1. Of course, drivers have a wide range of capabilities. But setting limits based on what will cause the lease possible damage for the worst possible drivers under the worst possible conditions is taking it too far. You only need a safe following distance for 70 to be entirely safe on the Dorset Way. Tailgating etc. are not acceptable driving styles for tired / drugged (prescription or otherwise) or any drivers. To allow this dangerous behaviour on the road but try to reduce it’s effects by installing unrealistic limits is a complete nonsense. And education will do nothing to improve a driver who chooses to drive badly. Indeed, road safety is complex, but all we are really seeing is some irritating signs and a few badly chosen speed camera operations.
  1. Checking that you are driving within a 20 limit at a school when a child is likely to step out from behind a car is completely, totally, pointless, actually only dangerous. In this situation you should be doing 10 or less. If you think you are safe because you are driving at 20 past a school because the number in the circle says so, you should not be driving. Speed limits simply can’t define some magical threshold of safety. And if you think they do, as organisations like Dorset Road Safe tell us, you are not a good driver. I’m sorry, but DRS is totally dominated by speed, speed, speed.
  1. I’m not so concerned with what has already been wasted on DRS, that’s water under the bridge, I and the public do not want any more of our money wasted on this. Dorset Road Safe are not, and have never been, willing to respond to requests for information or to answer simple questions.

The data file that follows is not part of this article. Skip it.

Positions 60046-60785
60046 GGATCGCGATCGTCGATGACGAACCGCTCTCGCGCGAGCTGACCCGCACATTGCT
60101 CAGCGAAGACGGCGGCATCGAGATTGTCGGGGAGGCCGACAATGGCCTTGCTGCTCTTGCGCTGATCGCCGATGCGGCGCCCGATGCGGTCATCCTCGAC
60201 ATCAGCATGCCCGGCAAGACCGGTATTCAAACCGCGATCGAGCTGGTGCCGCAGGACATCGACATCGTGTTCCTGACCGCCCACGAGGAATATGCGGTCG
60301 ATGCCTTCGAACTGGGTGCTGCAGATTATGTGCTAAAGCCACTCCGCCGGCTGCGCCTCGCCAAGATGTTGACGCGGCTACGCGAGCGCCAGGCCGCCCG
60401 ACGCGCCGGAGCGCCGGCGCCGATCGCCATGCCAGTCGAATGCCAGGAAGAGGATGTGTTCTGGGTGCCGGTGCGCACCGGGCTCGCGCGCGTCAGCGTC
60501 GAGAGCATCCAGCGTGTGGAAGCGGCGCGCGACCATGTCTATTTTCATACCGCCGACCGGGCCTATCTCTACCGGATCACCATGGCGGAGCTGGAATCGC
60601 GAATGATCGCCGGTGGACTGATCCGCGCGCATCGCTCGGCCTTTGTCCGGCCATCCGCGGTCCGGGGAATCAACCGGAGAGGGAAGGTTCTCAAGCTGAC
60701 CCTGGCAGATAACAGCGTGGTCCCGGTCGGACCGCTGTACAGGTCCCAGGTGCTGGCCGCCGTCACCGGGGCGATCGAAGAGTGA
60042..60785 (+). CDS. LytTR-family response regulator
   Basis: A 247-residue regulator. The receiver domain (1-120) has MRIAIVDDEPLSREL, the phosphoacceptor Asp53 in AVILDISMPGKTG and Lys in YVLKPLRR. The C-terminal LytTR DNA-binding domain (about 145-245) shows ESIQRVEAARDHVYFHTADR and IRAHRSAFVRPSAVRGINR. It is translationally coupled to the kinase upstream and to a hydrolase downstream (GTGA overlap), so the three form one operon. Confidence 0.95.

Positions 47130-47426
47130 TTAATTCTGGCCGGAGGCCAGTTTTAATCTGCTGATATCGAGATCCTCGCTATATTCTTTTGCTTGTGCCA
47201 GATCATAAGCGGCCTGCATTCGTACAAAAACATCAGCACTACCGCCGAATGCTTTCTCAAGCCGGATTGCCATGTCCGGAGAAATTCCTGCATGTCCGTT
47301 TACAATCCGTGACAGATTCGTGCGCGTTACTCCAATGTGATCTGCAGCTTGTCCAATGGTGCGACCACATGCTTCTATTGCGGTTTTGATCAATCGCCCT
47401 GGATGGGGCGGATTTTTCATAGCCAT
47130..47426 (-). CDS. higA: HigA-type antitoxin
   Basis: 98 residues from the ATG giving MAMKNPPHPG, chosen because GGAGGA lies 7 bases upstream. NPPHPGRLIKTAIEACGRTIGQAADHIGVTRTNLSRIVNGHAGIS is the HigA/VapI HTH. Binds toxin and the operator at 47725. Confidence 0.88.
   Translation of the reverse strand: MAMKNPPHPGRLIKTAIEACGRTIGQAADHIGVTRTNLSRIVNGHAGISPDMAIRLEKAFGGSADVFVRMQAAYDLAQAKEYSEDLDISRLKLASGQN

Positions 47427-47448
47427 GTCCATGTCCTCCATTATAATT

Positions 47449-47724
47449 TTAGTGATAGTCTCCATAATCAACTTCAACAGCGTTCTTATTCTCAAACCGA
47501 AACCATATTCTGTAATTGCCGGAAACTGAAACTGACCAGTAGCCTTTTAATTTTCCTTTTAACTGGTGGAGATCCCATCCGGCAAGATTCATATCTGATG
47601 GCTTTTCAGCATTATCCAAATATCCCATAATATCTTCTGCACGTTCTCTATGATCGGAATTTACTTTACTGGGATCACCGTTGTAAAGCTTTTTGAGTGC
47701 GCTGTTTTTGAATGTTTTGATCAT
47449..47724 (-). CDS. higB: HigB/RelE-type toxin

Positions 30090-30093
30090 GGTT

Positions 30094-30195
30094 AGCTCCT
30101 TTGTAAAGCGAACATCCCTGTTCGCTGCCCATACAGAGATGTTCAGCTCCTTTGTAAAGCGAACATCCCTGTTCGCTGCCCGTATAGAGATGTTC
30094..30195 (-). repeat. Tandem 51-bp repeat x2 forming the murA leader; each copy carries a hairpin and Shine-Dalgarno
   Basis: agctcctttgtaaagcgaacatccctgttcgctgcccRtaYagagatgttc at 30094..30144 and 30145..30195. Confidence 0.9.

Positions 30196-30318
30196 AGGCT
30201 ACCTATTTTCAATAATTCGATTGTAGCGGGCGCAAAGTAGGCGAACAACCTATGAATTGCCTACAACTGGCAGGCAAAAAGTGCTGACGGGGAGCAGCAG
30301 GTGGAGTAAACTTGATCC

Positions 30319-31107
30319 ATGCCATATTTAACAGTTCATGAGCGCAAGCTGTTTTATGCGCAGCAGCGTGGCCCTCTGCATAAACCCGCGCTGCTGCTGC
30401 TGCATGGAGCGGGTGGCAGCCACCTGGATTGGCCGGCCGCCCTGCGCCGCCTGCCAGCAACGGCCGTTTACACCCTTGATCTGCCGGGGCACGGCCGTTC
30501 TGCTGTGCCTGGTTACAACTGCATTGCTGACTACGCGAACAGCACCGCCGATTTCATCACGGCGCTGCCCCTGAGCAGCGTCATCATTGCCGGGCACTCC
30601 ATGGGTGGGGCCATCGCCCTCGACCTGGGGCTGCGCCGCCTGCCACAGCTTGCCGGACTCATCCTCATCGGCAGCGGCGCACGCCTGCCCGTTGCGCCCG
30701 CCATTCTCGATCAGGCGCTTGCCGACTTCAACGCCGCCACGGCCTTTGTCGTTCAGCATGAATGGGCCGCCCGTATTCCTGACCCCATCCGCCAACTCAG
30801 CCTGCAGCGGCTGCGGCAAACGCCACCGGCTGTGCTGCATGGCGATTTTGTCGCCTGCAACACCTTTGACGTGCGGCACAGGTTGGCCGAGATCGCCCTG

1. If analysis is performed on casualty data that is good, unfortunately there is little sign of this resulting in science in accident prevention.
  1. I’m sorry, again, all we are seeing is speed limit reductions beyond any stretch of reality or credibility, and badly chosen, predictable, speed cameras. You ARE obsessed with speed and speeding. “looking to develop a package of policies that will work for the vast majority of motorists who drive responsibly, while targeting the actions of the deliberate and dangerous few” THAT is exactly what we need, but we’re a million miles from it right now.

As you can see this leaves little that looks good in your responses. I think it’s unfortunate that there is no recognition whatsoever of problems when it is so obvious that there are some (serious) ones.

I will therefore expect a further response to these points, and as there is still no justification for speed cameras, none of my council tax, or those of the many I represent, being spent on speed cameras.


No further reply of any kind has been received or seems likely.